European Central Bank: Guarantor of eurozone stability

History of the European Central Bank

The European Central Bank (ECB) is the financial institution responsible for regulating monetary policy in the member states of the eurozone. It is headquartered in Frankfurt am Main, Germany. Officially, the ECB was established in 1998 on the basis of the Amsterdam Agreement of 1997, but the history of its formation began long before that.

After the Second World War, the process of European unification and the formation of a single market space became active. In the period from 1947 to 1957 the integration of the states of the region took place and the European Payments Union emerged. In 1957, the largest countries of Europe united into the European Economic Community (EEC). Then, in 1979, the conventional monetary unit ECU was introduced, the exchange rate of which was linked to a basket of European currencies. In 1988, a memorandum was signed "On the Establishment of a European Monetary Area and a European Central Bank". In 1992, an international treaty establishing the European Union was concluded in Maastricht, and in January 1994, the European Monetary Institute was established in Frankfurt am Main to prepare the transition to the euro single currency. In 1998, the institution was transformed into the European Central Bank.

Today the ECB functions as a special legal entity on the basis of international agreements. At the time of its creation, its authorised capital exceeded five billion euros, and its shareholders are the central banks of European countries. The Bank of Germany (18.9%), the Bank of France (14.2%), the Bank of Italy (12.5%) and the Bank of Spain (8.3%) made the largest contributions, while the shares of the other euro area central banks range from 0.1 to 3.9%.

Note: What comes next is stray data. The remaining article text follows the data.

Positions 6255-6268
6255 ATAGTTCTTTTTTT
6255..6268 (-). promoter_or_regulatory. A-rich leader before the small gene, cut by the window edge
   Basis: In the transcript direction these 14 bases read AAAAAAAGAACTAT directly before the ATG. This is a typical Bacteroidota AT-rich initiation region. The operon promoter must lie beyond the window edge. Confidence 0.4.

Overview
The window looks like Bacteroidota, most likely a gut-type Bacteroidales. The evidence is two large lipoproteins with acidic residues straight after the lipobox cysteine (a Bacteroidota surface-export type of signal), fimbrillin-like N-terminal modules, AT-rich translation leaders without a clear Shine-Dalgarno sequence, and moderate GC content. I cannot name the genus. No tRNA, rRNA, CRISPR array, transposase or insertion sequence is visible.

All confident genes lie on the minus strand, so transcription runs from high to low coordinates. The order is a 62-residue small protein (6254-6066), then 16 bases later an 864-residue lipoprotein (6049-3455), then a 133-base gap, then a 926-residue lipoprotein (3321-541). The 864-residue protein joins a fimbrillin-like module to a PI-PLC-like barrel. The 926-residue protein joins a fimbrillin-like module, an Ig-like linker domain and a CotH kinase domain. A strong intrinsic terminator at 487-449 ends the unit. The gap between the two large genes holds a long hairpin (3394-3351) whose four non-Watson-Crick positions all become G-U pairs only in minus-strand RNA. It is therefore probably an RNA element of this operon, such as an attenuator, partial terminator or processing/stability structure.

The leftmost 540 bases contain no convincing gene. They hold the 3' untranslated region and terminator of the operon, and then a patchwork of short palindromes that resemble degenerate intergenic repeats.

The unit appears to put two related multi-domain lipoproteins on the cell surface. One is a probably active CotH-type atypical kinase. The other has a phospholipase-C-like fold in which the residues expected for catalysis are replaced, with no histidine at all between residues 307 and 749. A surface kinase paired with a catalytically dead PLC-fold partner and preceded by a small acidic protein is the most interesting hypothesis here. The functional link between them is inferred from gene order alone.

The ECB's governing bodies are the Governing Council and the Executive Board, which is responsible for the day-to-day management of the bank. The Executive Board consists of six members, including the chairman and his deputy, and their nominations are proposed to the Governing Council for approval by the European Parliament and the heads of the euro area member states.

The European Central Bank (ECB) fulfils a number of key functions:

  • Ensuring economic stability in the euro area, primarily controlling inflation at or below 2%.
  • Formulating and implementing monetary policy in the euro area.
  • Managing foreign exchange reserves.
  • Issuing the euro.
  • Setting interest rates.

To carry out these functions, the ECB uses various instruments, including stabilisation loans, collateral auctions for leading banks, participation in foreign exchange operations and other open market measures.

Although formally independent of political influence, the ECB is obliged to submit annual reports to the European Parliament, the European Commission, the Council of the European Union and the Council of Europe.

The European Central Bank is an example of successful international co-operation aimed at ensuring economic stability and prosperity.


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